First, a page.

A Colorado marijuana grower wins a milestone racketeering case, MedMen seeks a trademark for the word “cannabis,” and California issues its first full annual MJ business licenses.
Here’s a closer look at some notable developments in the marijuana industry this week.
Big legal victory
Legal experts said marijuana growers can rest a little easier after a major victory in a racketeering lawsuit.
The suit alleged a Colorado MJ cultivator created a “noxious odor” and other nuisances that depressed neighboring property values.
The jury verdict in favor of Parker Walton, owner of CannaCraft, should ease concerns over the marijuana industry’s exposure to such lawsuits, according to Robert Mikos, a Vanderbilt University law professor who followed the case.
This was the first time that a suit filed under the Racketeer Influenced and Corrupt Organizations Act (RICO) against a marijuana business has gone to jury.
But similar claims are pending in federal courts in California, Massachusetts and Oregon.
Mikos made some additional observations in a blog posted Thursday:
- The verdict and other court rulings highlight the high burden of proof plaintiffs must shoulder when filing suit.
- Few property owners can probably meet that burden.
- The verdict doesn’t eliminate the industry’s exposure. Every case and every set of facts is different.
- Property owners may still file suits “merely on the hopes” of receiving a settlement.
Steve Schain, a cannabis attorney at Hoban Law Group, characterized the decision as a “sensible verdict consistent with the evidence placed before” the jury.
“A licensed agriculturist employing dozens of Coloradans and contributing to the tax base isn’t the ‘Mob Boss’ that RICO was designed to ensnare,” he wrote in an email to Marijuana Business Daily.
Who owns ‘cannabis’?
Eyebrows were raised in the marijuana industry over the news that California-based MedMen Enterprises wants to trademark the word “cannabis” for use on T-shirts.
But the case underscores a nagging problem for cannabis companies: They lack federal intellectual property protection.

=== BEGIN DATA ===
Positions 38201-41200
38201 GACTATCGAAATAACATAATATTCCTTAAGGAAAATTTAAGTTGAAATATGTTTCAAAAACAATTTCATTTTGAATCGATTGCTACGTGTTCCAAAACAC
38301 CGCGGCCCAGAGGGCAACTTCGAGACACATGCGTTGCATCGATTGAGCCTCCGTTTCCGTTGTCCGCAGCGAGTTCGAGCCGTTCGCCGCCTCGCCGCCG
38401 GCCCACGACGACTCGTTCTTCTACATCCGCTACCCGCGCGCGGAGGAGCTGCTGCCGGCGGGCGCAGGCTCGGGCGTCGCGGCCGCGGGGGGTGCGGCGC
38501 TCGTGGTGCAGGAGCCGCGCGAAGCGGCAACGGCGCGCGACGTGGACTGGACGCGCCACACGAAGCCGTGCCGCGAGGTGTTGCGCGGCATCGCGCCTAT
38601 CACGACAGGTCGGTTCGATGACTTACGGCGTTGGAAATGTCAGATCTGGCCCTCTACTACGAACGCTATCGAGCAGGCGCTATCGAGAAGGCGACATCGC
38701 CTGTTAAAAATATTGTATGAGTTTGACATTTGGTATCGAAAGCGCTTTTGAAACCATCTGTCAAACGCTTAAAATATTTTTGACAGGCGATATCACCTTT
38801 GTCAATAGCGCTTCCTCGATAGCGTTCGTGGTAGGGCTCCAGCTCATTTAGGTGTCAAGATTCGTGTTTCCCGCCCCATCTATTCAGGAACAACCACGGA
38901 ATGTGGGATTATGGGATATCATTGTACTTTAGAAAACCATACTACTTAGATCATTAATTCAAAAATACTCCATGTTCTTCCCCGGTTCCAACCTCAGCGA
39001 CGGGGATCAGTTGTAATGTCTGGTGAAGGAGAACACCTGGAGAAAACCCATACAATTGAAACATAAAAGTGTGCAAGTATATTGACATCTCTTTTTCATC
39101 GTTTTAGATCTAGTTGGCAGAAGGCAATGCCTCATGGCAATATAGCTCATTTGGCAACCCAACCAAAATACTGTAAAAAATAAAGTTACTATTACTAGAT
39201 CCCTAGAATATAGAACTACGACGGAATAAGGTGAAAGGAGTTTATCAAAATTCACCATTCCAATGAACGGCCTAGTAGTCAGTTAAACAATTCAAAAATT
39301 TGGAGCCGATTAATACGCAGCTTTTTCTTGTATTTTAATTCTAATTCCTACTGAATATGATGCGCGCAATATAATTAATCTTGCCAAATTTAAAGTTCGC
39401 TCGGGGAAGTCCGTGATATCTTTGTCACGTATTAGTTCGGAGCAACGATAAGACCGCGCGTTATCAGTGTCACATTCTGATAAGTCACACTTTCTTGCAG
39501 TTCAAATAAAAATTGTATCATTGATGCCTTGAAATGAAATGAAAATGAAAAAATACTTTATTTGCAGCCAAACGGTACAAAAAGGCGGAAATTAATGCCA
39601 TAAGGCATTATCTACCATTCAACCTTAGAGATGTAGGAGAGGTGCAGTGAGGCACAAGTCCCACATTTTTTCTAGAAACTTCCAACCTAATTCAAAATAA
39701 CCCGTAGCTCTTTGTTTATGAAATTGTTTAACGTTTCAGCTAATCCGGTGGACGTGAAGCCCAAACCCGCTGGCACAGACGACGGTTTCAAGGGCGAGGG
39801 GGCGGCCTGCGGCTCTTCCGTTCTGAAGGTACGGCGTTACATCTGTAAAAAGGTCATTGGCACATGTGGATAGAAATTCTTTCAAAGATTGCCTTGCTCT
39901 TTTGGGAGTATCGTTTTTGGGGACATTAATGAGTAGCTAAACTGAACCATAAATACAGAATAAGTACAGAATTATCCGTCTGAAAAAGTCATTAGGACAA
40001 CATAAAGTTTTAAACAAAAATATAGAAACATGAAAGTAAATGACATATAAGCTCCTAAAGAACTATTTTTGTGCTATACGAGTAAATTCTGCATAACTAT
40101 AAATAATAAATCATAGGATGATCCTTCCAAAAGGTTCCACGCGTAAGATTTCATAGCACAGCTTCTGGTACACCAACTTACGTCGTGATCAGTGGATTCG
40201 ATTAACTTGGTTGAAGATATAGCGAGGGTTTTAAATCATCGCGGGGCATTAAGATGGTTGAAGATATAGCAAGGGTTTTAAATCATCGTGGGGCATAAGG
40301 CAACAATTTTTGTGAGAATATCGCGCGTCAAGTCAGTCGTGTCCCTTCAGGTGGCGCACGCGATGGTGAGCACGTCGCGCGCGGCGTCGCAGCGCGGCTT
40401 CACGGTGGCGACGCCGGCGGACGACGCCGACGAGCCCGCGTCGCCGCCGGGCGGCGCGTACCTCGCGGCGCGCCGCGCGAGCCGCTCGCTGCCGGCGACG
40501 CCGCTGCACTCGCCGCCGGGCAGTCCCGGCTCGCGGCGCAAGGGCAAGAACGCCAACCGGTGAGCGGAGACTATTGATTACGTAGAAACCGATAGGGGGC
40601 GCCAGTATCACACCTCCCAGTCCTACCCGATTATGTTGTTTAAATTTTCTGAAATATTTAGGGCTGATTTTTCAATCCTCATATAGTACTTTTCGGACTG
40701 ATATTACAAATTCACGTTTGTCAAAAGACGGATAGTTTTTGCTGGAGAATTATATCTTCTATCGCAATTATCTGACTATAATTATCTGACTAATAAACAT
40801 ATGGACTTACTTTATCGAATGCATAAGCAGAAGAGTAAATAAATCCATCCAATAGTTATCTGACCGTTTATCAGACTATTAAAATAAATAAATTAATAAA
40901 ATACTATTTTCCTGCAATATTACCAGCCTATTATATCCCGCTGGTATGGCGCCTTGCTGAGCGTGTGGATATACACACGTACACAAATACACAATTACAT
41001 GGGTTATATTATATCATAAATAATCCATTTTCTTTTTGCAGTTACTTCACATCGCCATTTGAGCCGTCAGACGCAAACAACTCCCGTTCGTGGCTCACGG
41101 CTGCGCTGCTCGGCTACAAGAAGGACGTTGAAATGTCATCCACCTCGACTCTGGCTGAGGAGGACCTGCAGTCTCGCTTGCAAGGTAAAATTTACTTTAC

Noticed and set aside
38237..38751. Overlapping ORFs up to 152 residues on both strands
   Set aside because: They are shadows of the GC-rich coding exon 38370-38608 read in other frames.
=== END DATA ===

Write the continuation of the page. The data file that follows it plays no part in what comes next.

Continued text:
Consequently, marijuana companies are seeking broad trademark protection in hopes of getting a better place in line for the day when those trademarks become more available to cannabis brands.
Miami attorney Frank Herrera believes the use of a trademark application can be a “paper tiger” to discourage competitors.
“They’re just getting something on file so they can tell people they have a pending application,” Herrera said of MedMen’s “cannabis” move.
A related case in point is that MedMen also previously trademarked the word “Woodstock” for a line of vape pens.
Meanwhile, a Denver CBD manufacturer, Cannoid, trademarked the phrase “entourage hemp” in 2016. It is now suing other hemp companies that describe products using the “entourage” moniker.
Trademarking common terms may sound silly. But it can give a company the right to challenge businesses that come later, said Kevin Fortin, a cannabis patent specialist at the Hoban Law Group.
That’s because U.S. law gives some deference to parties that show they’ve used a word or phrase in commercial activity.
“Half of the benefit of filing an application is that it publishes,” Fortin said. “It puts other parties on notice that you’re using the mark or intending to use the mark.”
Now that California regulators have begun issuing full annual cannabis business permits, many stakeholders predict the industry faces further bumps in the road in coming months.
Blame it largely on unanswered questions about how the state’s inventory tracking system will work.
Since January, licensed marijuana companies in California have been operating under temporary business licenses. Consequently, they didn’t have to enter all their transaction details into Metrc, a track-and-trace software that California will be using to keep tabs on its legal commercial cannabis industry.
“I think it’s going to be a rough transition, and I don’t think we need a crystal ball for that,” said Kimberly Simms, a San Diego cannabis attorney.
Simms pointed to problems with Metrc in other states, including Maryland. She also predicted complications for businesses because regulators have yet to answer many logistical questions.
“I don’t think the supply chain is an issue. It’s more about the inability to get information and how this all comes together,” Simms said.
“We’ve been hearing for months that Metrc is ready to go. When we ask follow-up questions about that, we get crickets.”
Looking ahead, regulators could see a flood of updated annual applications in coming months if a broad, new ownership disclosure requirement proposed two weeks ago remains in place, Simms said. That could force applicants to update forms that, in many cases, were submitted months ago.
“Certainly every one of my clients will (have to update their annual license applications) – unless you’re a sole proprietor in a really small operation,” Simms said.
Terra Carver, executive director of the Humboldt County Growers Alliance, also noted that thousands of annual license applications are waiting to be processed by regulators. So she expects the licensing process will move at a snail’s pace.
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